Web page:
Planting a Summer Garden
CONTINUE TO ENJOY THE FRUITS OF YOUR LABOR
by Stephanie Wrightson, Sonoma County Master Gardener
Your spring vegetables will be declining and bolting soon when Sonoma County’s hot, dry summer makes its appearance. The succession summer garden will provide a continuous harvest for your family and is a fun activity for you and your children as the school year ends.
A succession garden is a bit different than succession planting, companion planting and intercropping. A number of people use the terms interchangeably and, in fact, may practice all four at the same when transitioning their kitchen garden each growing season. Think of the succession garden as the macro-plan for the garden from season to season: in June, we are planting our summer crops in an area that has been cleared of some spring vegetables or that is specifically reserved for summer crops - or we are sowing and transplanting alongside our waning spring vegetables with a view to next season’s produce. The primary purpose of succession planting is to provide continuous crop output within the season by sowing seed of a given crop at 1- to 2-week intervals. For instance, you can stagger corn production by making a subsequent planting when the first is 1- to 2-inches high. Beans, turnips, seasonal lettuce and beets are well-suited to this practice. Companion gardening involves planting two crops in the same place at the same time such as planting early radishes and slower germinating carrots together. Intercropping involves planting early maturing crops between rows of late maturing crops to increase production in a small area. For example, beans, radishes, green onions, or seasonal leaf lettuce may be planted between rows of tomatoes, peppers or corn. The quicker-maturing plants will be harvested before the others become large.
When planning your summer succession garden consider the concepts of succession planting, companion planting and inter-cropping to maximize the output from your garden space. Use the height of one plant to protect another that prefers less sun; situate tall, leafy plants on the north side of your garden so that they do not overshadow sun-lovers; sow early and late germinating seeds together; or plant a cover crop between rows of vegetables to keep weed growth down. Some tender summer seedlings need some sun protection for the first few weeks of their garden life. Consider planting them next to waning spring vegetables that will temporarily shelter then from the hot mid-day sun. Squash, melon and cucumber seedlings do not take up much room until after spring vegetables are finished. Within a growing season, you also can boost production by planting more than one variety with different “days to harvest.” An example is planting cherry tomatoes. The indeterminate varieties have an earlier harvest date than most full-sized tomatoes and, with typical Sonoma County weather, can produce into mid-fall.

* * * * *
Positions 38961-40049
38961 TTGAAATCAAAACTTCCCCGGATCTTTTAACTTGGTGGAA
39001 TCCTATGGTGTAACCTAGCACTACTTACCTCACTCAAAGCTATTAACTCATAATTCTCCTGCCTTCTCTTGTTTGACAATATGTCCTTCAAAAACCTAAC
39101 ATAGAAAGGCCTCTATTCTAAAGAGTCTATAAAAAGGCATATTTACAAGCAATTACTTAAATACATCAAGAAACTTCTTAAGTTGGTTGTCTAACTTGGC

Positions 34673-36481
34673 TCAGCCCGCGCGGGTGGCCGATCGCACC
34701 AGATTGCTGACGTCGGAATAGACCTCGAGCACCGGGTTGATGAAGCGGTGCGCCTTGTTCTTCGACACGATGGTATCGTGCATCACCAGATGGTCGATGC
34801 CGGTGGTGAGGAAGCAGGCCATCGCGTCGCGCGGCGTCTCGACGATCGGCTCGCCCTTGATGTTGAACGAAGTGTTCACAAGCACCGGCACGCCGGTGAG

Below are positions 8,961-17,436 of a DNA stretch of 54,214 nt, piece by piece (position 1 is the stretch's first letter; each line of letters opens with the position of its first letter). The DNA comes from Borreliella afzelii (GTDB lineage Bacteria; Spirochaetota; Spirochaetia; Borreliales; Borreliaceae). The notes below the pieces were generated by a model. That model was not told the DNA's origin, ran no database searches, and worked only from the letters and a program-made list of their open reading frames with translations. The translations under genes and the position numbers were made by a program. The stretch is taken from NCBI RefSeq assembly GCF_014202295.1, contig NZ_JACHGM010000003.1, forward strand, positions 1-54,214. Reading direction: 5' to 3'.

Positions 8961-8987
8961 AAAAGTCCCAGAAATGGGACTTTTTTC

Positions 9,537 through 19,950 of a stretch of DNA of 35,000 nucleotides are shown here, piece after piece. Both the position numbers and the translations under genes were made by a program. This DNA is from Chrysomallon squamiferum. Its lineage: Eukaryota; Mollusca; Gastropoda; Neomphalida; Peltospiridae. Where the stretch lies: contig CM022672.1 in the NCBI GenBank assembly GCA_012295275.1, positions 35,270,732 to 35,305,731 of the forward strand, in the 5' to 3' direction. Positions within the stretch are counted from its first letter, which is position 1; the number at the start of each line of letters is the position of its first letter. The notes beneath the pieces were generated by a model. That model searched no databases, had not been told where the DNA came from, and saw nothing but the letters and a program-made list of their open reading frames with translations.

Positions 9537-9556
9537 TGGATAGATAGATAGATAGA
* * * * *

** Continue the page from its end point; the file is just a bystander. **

Obviously, summer fruits and vegetables perform best with plenty of sun (six to eight hours), and most prefer fertile, well-drained soil. If you have leafy green spring vegetables planted in an area with less sun, the same location is not ideal for your summer succession garden. If you are planting in the spring garden bed, you may need to amend the soil by adding some well-composted organic material or sidedressing plants with nitrogen once fruit sets. And, given our abundant rain this year, there may be competing weeds to pull.
So, enjoy the fruits of your labor! The summer succession garden will provide great exercise and fun for you and your family as well as a continuous bounty.
HELPFUL RESOURCES FOR SUCCESSION PLANTING:
“Follow a Year-long Garden Plan,” by Master Gardener and Press Democrat writer Rosemary McCreary
“Planning Succession Crops” on Master Gardener Steve Albert’s Harvest to Table website
Vegetable Garden Methods and Crop Calendars under the Kitchen Garden dropdown of the top navbar.